I'm sure you would've investigated the matter yourself,"
    he's flattering the guard in order to further ingratiate himself and not look like some know-it-all.
    Is 'would've investigated' conditional here? I think it basically means 'must have investigated', right?
     

    Packard

    Senior Member
    USA, English
    Bibiolept is correct.

    This is a variation on the old-fashioned but still used (rude) expression "does a bear s**t in the woods?" meaning, "isn't it completely obvious"? (because obviously the woods is where bears do their business...)
    It seems to have an existing life of its own. This Google search finds many uses of this. I never heard it before and I assumed it meant the same as "does a bear shit in the woods", and that meaning is the same. How it is used seems a bit different however.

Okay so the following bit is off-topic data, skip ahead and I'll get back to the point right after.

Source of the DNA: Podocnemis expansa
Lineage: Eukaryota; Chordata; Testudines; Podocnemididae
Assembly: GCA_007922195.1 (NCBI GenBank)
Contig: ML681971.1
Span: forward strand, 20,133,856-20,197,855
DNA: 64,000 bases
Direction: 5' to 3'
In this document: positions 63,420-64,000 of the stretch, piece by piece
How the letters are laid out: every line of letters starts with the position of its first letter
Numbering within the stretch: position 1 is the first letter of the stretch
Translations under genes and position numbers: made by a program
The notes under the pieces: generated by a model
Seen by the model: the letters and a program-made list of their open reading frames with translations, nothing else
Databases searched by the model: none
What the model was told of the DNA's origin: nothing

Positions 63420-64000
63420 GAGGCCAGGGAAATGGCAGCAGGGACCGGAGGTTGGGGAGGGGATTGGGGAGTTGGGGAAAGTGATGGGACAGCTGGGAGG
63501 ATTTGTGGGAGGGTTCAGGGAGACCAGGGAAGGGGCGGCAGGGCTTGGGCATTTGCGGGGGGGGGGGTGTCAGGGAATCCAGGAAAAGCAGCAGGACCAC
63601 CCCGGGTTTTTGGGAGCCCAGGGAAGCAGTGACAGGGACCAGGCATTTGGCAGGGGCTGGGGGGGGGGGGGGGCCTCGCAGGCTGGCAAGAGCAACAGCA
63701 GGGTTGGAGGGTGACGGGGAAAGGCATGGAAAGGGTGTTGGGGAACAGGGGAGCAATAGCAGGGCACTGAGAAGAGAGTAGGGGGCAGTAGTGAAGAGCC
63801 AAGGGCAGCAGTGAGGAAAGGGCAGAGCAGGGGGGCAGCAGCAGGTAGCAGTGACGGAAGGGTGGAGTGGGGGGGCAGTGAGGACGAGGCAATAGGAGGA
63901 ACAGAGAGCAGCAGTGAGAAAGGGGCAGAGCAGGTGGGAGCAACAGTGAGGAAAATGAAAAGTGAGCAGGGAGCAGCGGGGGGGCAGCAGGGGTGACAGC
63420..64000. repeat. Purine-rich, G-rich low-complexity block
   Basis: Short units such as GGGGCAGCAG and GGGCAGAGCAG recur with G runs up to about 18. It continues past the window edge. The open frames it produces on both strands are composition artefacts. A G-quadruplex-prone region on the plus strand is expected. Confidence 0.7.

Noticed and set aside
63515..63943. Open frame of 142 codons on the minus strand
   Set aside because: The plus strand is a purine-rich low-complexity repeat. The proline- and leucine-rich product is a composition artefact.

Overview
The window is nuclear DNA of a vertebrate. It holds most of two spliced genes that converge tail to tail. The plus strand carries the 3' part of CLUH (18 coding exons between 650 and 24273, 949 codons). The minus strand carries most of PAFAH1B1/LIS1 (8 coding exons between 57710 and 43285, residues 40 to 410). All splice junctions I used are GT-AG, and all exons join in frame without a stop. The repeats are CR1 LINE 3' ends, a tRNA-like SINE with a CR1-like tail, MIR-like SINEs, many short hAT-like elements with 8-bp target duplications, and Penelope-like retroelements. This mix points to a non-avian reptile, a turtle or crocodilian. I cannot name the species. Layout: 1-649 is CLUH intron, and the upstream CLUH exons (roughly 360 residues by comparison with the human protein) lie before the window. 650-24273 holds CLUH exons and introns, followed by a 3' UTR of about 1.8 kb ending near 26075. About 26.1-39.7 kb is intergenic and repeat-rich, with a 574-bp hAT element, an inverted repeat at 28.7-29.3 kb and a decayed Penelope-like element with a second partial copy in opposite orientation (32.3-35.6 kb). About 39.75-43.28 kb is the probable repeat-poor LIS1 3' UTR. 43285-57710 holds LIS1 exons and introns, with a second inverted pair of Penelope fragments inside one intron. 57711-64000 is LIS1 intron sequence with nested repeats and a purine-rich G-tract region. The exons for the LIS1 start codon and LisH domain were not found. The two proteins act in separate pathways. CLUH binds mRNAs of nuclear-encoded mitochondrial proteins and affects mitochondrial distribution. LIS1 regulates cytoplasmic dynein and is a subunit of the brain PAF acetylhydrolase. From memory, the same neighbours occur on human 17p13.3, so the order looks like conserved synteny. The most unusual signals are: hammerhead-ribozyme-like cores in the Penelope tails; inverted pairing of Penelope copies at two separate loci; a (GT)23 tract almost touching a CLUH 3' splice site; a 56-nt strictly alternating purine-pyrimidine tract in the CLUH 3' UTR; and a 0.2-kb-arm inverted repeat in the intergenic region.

where the bear shit in the buckwheat - Google Search
     

    owlman5

    Senior Member
    English-US
    Good point, nowt000. I think the guard used "shit" as the past simple of "shit". "Shat" is better, in my opinion, but it's very rare in the United States.
     

    Packard

    Senior Member
    USA, English
    If sh*t is a verb here, why not say 'where the bear shits in the buckwheat'?
    I would caution that "shit" is still considered quite vulgar, and you should consider that before using any phrase that contains that word. It might not be suitable for many (or even most) situations.
     

    london calling

    Senior Member
    UK English